Project has no bearing on issues related to the viability of the Centennial Project or issues
relating to permitting or any environmental impact assessment.

Statement 8: Powertech management iscloses risks to shareholders: Twenty reasons
why owning Powerfech stock may be a really bad idea

Response: Misleading. Powertech, in compliance with laws and regulations concerning
financial disclosures to shareholder, must make certain disclosures. Among these disclosures
are the financial condition of Powertech, market conditions and forecasts, and legal and
regulatory restrictions on the sale of uranium. These disclosures are made for the purpose of
informing shareholders of certain factors for consideration in the sale or purchase of Powertech
stock. These disclosures have no bearing on issues related to the viability of the Centennial
Project or issues relating to permitting or any environmental impact assessment.

Statement 9: Public relations materials designed to reassure nervous landowners

Instead of making a presentation to the gathering of farmers, ranchers, landowners, and
interested folks from the surrounding area, Powertech and its public relations team chose to
hold a more manageable "open house". This format prevents such complications as audio and
video recording of statements by company officials as well as difficult public question and
answer sessions.

Public relations team members were assigned to be "floaters", presumably to keep the
gathering on an even keel.

On the tables were several posters dealing with the project. Most were "dumbed down" to
provide a simplistic view of the proposed mining.

Response: False / Misleading. The July 19,2007 open house hosted by Powertech was an
effort to provide a forum for interested neighbors to obtain information relating to the Centennial
Project and ask questions of Powertech representatives. The above statements falsely and
misleadingly suggest an ulterior motive. The open house format is a common, informal means
of providing interested members of the public with project-related information on a more flexible
time schedule for persons who may not be able to attend a traditional public meeting due to
work, child care, or other commitments. The above statement regarding "floaters" is false.
Powertech representatives made every effort to engage attendees to ensure their questions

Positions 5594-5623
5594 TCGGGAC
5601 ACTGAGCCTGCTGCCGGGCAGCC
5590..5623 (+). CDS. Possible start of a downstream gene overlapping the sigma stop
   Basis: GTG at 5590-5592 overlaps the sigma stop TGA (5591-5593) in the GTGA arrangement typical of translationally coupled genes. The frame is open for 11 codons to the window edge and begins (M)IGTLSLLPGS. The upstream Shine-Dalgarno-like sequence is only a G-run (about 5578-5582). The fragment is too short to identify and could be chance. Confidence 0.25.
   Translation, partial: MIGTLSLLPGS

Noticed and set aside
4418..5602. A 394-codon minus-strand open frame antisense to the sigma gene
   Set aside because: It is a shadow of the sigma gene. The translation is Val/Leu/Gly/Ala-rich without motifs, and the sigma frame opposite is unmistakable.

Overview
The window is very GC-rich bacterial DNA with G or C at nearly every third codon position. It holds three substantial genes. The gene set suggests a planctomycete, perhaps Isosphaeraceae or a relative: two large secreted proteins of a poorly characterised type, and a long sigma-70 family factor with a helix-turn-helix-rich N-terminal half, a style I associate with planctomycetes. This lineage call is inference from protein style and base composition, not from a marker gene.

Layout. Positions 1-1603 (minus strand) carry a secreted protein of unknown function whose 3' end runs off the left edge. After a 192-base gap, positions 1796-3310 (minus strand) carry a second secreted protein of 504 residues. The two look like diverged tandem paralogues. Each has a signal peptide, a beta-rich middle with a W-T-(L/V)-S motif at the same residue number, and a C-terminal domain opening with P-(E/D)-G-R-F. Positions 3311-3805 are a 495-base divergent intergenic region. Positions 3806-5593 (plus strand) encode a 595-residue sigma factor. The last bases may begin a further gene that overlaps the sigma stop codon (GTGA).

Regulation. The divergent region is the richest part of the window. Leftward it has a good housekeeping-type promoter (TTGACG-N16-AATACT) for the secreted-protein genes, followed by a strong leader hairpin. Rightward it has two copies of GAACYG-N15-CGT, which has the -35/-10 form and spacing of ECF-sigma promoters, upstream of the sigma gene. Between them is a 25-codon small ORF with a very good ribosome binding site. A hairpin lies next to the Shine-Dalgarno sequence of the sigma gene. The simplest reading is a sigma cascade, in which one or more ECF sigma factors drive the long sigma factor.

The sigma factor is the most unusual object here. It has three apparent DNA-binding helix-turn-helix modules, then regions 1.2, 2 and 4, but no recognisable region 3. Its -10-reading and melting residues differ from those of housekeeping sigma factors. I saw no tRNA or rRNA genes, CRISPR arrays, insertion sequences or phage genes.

were being answered. The technical content of the posters presented at the open house were
not "dumbed down" to oversimplify the mining processes proposed for use at the Centennial
Project. They accurately depict the processes proposed while balancing the degree of detail
with the technical knowledge of the audience and the time available for information exchange.
Complete technical discussion of the mining processes proposed for the Centennial Project,
along with Powertech's investigation and study of potential environmental impacts associated
with the project will be made available to the state regulators and the public as required by the
applicable permitting and mining regulations.

Statement 10: Powertech's Canadian office - Mining uranium or mining the stock
market? Search reveals several other penny-stock companies use same address


Response: Misleading. That Powertech's corporate offices in Canada share an address or
suite with other corporate entities has no bearing on issues related to the viability of the
Centennial Project or issues relating to permitting or any environmental impact assessment.
Nor does the professional experience of Powertech's CFO, Thomas Doyle.

Statement 11: Powertech relies on intuition rather than scientific data to reassure Weld
County water well owners

Response: False / Misleading. This statement, followed by a cartoon depicting Richard
Blubaugh, appears to be based on a single statement taken out of context from a radio
interview. Powertech has provided the public and Colorado regulators with detailed, scientific
data and analysis of its efforts to investigate, study, and assess potential environmental impacts
associated with its Centennial Project. This statement misleads the reader by stating this
information has not been generated and these efforts not undertaken by Powertech. This
statement is false in that Powertech has relied extensively on the scientific data and analysis
throughout the investigation and permitting process and Colorado regulators will be doing the
same as required by law.